# Mathematical Functions

Sample (illustrates interpolations): KwrInterpolations.CATPart Note that the input of the cosine function must be an angle despite its signature that allows real numbers. As a consequence, cos(3.14) for example is equivalent to cos (3.14 * 1rad) in the Formula editor. However a warning is displayed. Note that this applies also to the sinus and the tangent functions.

• abs(Real): Real
Calculates the absolute value of the argument.
• ceil(Real): Real
Returns the smallest integer value that is greater than or equal to the value specified in the argument.
• floor(Real):Real
Returns the largest integer value that is less than or equal to the value specified in the argument.
• int(Real):Real
Returns the integer part of the argument.
• min(Real,Real):Real, max(Real,Real)
Returns the minimum or maximum of a set of values specified in the argument.
• sqrt(Real):Real
Returns the square root.
• log(Real):Real
Returns the logarithm.
• ln(Real):Real
Returns the natural logarithm.
• round(Real):Real
Round rounds numbers of the form x.5 toward the nearest even integer.
• round(Real, String, Integer):Real
Returns a rounded number. This method is available for the types requiring units (Length, Angle, ...).
• Real is the real number that you want to round (for example 13.552).
• String is the unit (for example "mm").
• Integer corresponds to the number of digits that you want to display after the dot.  A dimensioned value is required for the round function to work properly. Please find here below some examples on how the Round function works:
 round `(12.333mm,"mm",1)` will return 12.3 for the value is a length round `(12.333mm+1mm,"mm",1)` will display an error for the sum result is a non-dimensioned real value round `(-12.333mm,"mm",1)`will return an error for the subtraction result is a non-dimensioned real value The two last examples results using the + / - arithmetic operators may seem strange. However, this should be considered as a standard behavior. Beware that using the + / - arithmetic operators will always return a non-dimensioned value. When using this function, a parameter is logically selected as input so the + / - issue should not be recurrent in this context.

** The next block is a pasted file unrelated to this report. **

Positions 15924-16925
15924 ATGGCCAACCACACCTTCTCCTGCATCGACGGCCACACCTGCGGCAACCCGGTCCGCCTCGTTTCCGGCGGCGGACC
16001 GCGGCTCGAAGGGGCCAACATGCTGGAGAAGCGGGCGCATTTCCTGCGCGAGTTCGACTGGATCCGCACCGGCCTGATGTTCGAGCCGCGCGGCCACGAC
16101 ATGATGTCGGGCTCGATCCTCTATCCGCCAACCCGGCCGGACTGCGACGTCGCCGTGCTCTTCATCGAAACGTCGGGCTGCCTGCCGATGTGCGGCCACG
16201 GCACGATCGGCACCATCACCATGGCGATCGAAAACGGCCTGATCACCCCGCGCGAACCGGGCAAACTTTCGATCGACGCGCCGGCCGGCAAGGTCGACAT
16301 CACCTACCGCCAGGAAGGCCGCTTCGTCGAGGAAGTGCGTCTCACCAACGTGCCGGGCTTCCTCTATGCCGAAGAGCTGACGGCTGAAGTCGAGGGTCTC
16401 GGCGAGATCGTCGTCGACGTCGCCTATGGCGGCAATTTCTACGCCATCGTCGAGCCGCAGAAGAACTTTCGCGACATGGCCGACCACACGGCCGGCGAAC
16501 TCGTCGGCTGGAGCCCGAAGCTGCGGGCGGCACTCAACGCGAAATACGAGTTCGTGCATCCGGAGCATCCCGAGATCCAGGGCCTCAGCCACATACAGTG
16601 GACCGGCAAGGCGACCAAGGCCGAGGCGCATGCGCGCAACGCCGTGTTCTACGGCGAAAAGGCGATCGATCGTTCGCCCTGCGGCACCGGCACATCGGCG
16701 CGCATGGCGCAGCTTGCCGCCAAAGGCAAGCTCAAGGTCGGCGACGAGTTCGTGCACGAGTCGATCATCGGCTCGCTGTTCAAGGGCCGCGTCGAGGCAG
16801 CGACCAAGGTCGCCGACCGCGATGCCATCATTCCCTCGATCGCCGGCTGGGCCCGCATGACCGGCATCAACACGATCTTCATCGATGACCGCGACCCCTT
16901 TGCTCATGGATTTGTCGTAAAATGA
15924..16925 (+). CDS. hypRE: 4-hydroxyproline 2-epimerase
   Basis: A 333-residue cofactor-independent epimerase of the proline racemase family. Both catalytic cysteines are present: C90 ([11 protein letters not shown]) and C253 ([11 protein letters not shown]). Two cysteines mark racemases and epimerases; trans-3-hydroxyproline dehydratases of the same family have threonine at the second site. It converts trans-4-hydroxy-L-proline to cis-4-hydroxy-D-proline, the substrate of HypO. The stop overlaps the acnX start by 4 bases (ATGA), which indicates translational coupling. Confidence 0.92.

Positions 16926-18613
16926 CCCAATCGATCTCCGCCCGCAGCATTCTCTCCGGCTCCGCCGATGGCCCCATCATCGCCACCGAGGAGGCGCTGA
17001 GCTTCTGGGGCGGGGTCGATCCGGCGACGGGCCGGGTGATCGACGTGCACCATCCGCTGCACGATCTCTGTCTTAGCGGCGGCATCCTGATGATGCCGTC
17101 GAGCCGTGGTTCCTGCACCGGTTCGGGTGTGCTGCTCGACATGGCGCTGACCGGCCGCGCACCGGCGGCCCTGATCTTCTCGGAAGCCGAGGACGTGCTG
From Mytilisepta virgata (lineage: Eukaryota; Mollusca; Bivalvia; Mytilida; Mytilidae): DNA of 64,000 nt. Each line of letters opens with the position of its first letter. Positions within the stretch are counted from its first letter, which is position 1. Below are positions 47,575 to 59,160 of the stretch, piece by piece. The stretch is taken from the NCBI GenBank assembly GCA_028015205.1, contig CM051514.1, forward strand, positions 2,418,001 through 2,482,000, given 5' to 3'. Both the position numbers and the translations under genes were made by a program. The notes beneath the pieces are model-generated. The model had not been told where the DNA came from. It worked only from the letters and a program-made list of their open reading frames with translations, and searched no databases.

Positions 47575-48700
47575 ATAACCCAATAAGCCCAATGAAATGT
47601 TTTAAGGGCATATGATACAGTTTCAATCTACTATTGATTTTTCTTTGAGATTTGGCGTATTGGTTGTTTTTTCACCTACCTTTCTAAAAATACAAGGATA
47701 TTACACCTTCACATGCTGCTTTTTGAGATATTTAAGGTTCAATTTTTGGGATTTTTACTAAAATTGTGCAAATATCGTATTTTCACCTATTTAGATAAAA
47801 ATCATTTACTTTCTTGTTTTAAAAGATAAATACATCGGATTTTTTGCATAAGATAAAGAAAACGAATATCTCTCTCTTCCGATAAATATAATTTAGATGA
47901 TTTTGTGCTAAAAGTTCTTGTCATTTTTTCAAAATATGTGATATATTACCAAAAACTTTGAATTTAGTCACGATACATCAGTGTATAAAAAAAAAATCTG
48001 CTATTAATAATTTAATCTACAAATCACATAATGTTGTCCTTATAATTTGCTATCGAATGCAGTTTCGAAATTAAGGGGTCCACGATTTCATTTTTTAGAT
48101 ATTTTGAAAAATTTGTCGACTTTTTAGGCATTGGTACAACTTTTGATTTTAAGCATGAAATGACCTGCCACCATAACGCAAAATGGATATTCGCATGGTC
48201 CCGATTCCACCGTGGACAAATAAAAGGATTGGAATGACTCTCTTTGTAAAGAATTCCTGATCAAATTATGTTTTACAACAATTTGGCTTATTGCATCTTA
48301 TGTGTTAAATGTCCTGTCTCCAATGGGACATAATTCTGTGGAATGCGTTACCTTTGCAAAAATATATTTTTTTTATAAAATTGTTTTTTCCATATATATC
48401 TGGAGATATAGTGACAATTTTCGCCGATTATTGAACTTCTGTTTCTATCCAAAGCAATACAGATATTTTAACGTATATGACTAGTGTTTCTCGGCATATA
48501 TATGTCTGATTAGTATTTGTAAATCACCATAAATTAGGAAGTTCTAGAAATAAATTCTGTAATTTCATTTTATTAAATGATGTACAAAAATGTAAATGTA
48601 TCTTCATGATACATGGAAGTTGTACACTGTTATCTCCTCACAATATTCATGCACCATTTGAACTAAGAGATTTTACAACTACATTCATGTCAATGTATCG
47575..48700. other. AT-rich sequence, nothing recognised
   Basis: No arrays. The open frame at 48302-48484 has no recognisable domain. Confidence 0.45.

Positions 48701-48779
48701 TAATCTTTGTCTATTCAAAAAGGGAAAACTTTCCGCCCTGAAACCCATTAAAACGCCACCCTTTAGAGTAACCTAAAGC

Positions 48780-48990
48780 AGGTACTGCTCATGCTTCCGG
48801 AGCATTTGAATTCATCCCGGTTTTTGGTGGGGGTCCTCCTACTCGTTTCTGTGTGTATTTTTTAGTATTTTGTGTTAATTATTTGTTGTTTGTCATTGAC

• exp(Real):Real
Returns the exponential.
• LinearInterpolation(arg1:Real, arg2:Real, arg3:Real) : Real
Must be used when creating a parallel curve from a law.
Example:
1 - Create a line in the Generative Shape Design workbench
2 - Access the Knowledge Advisor workbench and create the law below:
FormalReal.1 = LinearInterpolation(1,9,FormalReal.2)
3 - Back to the Generative Shape Design, create a parallel curve. Select the Law mode and specify the law above as the one to be applied.
• CubicInterpolation(arg1:Real, arg2:Real, arg3:Real) : Real
Must be used when creating a parallel curve from a law.
Example:
1 - Create a line in the Generative Shape Design workbench
2 - Access the Knowledge Advisor workbench and create the law below:
FormalReal.1 = CubicInterpolation(1,50,FormalReal.2)
3 - Back to the Generative Shape Design, create a parallel curve. Select the Law mode and specify the law above as the one to be applied.
• mod(Real,Integer): Real
Gives the remainder on division of Real by Integer. The returned value is of integer type.
Syntax: mod(Real,Integer):Real
Sample: Mod.CATPart
• Cos(Real):Real, cosh (Real): Real
Calculates the cosine(cos) or hyperbolic cosine(cosh).
Example
Real.1 = cos(45deg)
• tan(Real): Real, tanh(Real): Real
Calculates the tangent(tan) or hyperbolic tangent (tanh).
• sin(Real):Real, sinh(Real):Real
Calculates the sine or hyperbolic sine.
• asin(Real):Real, asinh(Real):Real
Calculates the arcsine or hyperbolic arcsine.
• acos(Real):Real, acosh(Real):Real
Calculates the arccosine or hyperbolic arccosine.
• atan(Real):Real, atanh(Real):Real
Calculates the arctangent or hyperbolic arctangent.
• max(arg1: Real, arg2: Real, ...):Real
Returns the highest parameter.
• min(arg1: Real, arg2: Real, ...):Real
Returns the smallest parameter.
• not(Boolean):Boolean
Verifies the contrary of the expression between parentheses.
Example: not(A==B) is the equivalent of A<>B. For these methods to be efficient, use real numbers only.